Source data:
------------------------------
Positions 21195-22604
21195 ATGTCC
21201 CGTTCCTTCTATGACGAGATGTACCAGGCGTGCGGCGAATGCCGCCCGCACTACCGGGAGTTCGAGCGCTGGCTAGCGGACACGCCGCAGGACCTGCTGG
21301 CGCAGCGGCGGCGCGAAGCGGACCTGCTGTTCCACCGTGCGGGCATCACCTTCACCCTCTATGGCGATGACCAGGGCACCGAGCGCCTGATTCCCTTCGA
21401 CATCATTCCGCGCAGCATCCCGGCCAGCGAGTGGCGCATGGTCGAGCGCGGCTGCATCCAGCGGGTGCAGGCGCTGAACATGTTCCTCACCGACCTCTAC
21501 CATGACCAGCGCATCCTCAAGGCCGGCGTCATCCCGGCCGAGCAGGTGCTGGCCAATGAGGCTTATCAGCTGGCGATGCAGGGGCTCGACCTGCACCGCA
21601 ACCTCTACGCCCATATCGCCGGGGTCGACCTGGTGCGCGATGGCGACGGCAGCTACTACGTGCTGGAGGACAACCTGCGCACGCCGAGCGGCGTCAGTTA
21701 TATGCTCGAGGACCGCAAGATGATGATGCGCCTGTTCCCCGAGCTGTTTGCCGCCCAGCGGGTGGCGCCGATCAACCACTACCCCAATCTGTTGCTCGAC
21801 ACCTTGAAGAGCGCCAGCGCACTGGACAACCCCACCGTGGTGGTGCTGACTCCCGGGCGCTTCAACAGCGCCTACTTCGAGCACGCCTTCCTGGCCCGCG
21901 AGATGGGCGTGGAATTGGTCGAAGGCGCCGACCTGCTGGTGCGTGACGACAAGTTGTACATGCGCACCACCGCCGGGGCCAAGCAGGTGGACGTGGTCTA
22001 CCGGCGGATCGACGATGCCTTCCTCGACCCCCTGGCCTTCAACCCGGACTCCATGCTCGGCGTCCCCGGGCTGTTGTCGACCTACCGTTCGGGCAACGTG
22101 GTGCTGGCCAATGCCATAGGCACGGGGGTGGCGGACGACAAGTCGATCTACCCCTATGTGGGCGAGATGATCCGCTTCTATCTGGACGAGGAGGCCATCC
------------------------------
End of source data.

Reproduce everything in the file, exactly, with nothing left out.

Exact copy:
Positions 21195-22604
21195 ATGTCC
21201 CGTTCCTTCTATGACGAGATGTACCAGGCGTGCGGCGAATGCCGCCCGCACTACCGGGAGTTCGAGCGCTGGCTAGCGGACACGCCGCAGGACCTGCTGG
21301 CGCAGCGGCGGCGCGAAGCGGACCTGCTGTTCCACCGTGCGGGCATCACCTTCACCCTCTATGGCGATGACCAGGGCACCGAGCGCCTGATTCCCTTCGA
21401 CATCATTCCGCGCAGCATCCCGGCCAGCGAGTGGCGCATGGTCGAGCGCGGCTGCATCCAGCGGGTGCAGGCGCTGAACATGTTCCTCACCGACCTCTAC
21501 CATGACCAGCGCATCCTCAAGGCCGGCGTCATCCCGGCCGAGCAGGTGCTGGCCAATGAGGCTTATCAGCTGGCGATGCAGGGGCTCGACCTGCACCGCA
21601 ACCTCTACGCCCATATCGCCGGGGTCGACCTGGTGCGCGATGGCGACGGCAGCTACTACGTGCTGGAGGACAACCTGCGCACGCCGAGCGGCGTCAGTTA
21701 TATGCTCGAGGACCGCAAGATGATGATGCGCCTGTTCCCCGAGCTGTTTGCCGCCCAGCGGGTGGCGCCGATCAACCACTACCCCAATCTGTTGCTCGAC
21801 ACCTTGAAGAGCGCCAGCGCACTGGACAACCCCACCGTGGTGGTGCTGACTCCCGGGCGCTTCAACAGCGCCTACTTCGAGCACGCCTTCCTGGCCCGCG
21901 AGATGGGCGTGGAATTGGTCGAAGGCGCCGACCTGCTGGTGCGTGACGACAAGTTGTACATGCGCACCACCGCCGGGGCCAAGCAGGTGGACGTGGTCTA
22001 CCGGCGGATCGACGATGCCTTCCTCGACCCCCTGGCCTTCAACCCGGACTCCATGCTCGGCGTCCCCGGGCTGTTGTCGACCTACCGTTCGGGCAACGTG
22101 GTGCTGGCCAATGCCATAGGCACGGGGGTGGCGGACGACAAGTCGATCTACCCCTATGTGGGCGAGATGATCCGCTTCTATCTGGACGAGGAGGCCATCC